Author Topic: emergency warning sirens  (Read 1298 times)

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Offline thehallmarks

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emergency warning sirens
« on: Nov 15, 23, 11:14:42 AM »
Wrightwood Fire Safe Council Planning Community Meeting on Warning Sirens

The Wrightwood Fire Safe Council is holding a meeting on emergency warning sirens at 6 p.m. Nov. 21 in the Community Building. During this meeting, the Fire District will report on the feasibility of reactivating emergency sirens, which were installed in Wrightwood many years ago. For more information, go to http://www.wrightwoodfsc.com

Offline thehallmarks

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Re: emergency warning sirens
« Reply #1 on: Nov 15, 23, 11:52:18 AM »
This is important to read and understand in so much as the Wrightwood Fire Safe Council is asking the County Fire Dept. to reinstall the warning sirens that the village had years ago.

If the issue concerns you, please plan on attending the FSC meeting on the 21st of this month as the County Fire Dept will be attending and we can make our voices heard!

Life-saving emergency alerts often come too late or not at all

https://www.aol.com/life-saving-emergency-alerts-often-142018727.html

...CBS News found at least a dozen natural disasters in the United States during the last decade where local emergency officials failed to issue alerts in time to save lives or, in some cases, didn't issue an alert or evacuation order at all.

The most recent example is from the island of Maui. In August, reports show emergency managers sent out cellphone alerts too late after service was down and admitted they decided not to sound the island's warning sirens during the firestorm that destroyed the town of Lahaina. Maui's emergency manager later said he didn't set off the sirens because they were primarily meant for tsunamis — he feared residents would flee inland toward the flames. ...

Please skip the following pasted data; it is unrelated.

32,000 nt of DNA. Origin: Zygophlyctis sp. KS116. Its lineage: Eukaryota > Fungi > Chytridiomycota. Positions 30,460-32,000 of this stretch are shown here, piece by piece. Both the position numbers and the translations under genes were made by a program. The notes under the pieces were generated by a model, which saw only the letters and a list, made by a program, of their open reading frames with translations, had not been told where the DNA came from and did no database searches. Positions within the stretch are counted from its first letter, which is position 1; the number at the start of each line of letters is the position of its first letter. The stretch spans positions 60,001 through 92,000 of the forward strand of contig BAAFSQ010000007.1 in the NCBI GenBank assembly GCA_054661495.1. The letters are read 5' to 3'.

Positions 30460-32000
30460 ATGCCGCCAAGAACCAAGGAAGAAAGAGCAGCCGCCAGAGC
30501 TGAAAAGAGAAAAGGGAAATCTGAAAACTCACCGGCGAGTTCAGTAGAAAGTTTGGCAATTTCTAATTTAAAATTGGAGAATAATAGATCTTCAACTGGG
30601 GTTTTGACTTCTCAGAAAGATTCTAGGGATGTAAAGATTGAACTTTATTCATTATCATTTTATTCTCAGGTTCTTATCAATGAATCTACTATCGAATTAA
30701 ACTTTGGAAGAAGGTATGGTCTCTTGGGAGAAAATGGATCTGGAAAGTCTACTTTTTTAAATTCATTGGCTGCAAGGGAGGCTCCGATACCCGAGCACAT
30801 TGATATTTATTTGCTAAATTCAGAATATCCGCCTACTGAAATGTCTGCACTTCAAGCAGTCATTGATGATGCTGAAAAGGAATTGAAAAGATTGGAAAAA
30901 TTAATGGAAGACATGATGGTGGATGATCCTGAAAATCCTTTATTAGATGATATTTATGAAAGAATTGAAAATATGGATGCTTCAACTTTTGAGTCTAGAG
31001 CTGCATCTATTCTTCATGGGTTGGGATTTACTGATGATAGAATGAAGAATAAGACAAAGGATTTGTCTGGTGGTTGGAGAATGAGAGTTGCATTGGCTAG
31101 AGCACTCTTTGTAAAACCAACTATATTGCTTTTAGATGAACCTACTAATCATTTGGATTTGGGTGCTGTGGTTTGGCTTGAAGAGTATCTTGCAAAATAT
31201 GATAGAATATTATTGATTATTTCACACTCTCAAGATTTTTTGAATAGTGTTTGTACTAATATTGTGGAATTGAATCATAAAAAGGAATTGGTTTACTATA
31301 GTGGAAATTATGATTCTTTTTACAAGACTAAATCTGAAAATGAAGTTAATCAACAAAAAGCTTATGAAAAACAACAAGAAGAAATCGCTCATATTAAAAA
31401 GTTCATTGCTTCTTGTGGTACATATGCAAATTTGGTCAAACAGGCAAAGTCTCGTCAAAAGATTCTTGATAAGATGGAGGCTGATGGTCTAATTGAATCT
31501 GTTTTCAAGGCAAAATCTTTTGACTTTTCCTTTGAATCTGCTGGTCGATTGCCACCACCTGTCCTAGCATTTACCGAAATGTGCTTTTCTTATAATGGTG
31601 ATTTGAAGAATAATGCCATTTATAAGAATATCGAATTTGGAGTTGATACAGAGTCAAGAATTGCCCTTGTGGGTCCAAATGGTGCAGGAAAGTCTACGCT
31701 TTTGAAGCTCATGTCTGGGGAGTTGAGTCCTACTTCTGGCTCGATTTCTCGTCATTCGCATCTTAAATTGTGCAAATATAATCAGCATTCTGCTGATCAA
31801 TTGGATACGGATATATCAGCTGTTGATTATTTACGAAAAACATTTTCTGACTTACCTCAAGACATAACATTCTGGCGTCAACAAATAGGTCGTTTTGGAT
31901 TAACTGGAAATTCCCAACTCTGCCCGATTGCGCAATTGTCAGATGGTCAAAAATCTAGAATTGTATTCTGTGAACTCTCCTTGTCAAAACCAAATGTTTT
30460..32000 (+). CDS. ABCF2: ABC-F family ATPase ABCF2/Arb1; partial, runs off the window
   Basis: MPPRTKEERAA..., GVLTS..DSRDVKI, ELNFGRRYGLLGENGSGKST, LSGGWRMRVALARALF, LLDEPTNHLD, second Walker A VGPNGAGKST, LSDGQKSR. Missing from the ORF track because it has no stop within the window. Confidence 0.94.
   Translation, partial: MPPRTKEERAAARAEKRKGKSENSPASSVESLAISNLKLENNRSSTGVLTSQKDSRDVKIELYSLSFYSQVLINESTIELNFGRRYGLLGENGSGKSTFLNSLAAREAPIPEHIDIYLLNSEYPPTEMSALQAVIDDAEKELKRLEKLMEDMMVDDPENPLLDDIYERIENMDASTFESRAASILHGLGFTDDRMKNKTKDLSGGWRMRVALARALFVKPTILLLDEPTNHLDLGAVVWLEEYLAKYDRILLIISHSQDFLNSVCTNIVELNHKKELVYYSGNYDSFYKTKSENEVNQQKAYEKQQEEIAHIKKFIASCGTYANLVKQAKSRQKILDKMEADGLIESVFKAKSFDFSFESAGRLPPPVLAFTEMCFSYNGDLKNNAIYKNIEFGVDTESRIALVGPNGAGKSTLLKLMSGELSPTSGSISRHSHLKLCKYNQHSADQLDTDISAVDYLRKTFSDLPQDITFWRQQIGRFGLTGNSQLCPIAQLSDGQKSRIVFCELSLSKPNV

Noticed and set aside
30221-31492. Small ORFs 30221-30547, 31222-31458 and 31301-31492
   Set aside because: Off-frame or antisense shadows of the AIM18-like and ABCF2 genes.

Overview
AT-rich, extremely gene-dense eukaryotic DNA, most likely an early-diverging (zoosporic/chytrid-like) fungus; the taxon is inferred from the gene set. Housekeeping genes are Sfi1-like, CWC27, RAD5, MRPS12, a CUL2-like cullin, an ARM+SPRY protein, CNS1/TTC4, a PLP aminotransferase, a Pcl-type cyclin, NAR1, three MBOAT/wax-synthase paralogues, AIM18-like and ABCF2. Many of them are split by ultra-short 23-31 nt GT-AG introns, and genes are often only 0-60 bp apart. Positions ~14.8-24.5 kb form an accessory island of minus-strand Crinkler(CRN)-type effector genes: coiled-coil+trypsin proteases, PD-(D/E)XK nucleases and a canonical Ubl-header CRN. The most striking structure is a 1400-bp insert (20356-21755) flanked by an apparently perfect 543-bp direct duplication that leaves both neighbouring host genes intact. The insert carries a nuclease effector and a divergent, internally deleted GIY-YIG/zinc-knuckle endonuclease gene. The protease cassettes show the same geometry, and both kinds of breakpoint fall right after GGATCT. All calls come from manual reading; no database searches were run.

The official investigation into what went wrong on Maui is ongoing. ...

The main issue is that folks who are responsible for pushing the button and sending the alerts need to err on the side of over-alerting [the public].  "But [the emergency managers are] worrying that they're going to cause a panic.

The Sonoma County emergency manager, who decided not to push the button in a timely matter on that fateful night in 2017, retired soon after the tragedy. He did not return numerous messages by CBS News requesting a comment.

Since then, the county created a new position called Community Alert and Warning Manager.

What was learned through painful experience is if you wait too long, then even if the information is accurate, it may not be effective. ...

California lawmakers even changed state law. The rules now say, "when dealing with uncertain or conflicting information about a threat, the Alerting Authority should choose to err on the side of protecting the public." ...

"If you think about it, very few emergency managers ever utilize the system," said FEMA's former administrator Craig Fugate. "We've got to move this to where emergency managers are comfortable activating the system." ...

The deadliest and most destructive wildfire in California's history, the November 2018 Camp Fire, which destroyed the town of Paradise and killed 85 people, a Butte County after-action report found "mass notification system failures resulted in notifications not reaching the intended audience." ....

 

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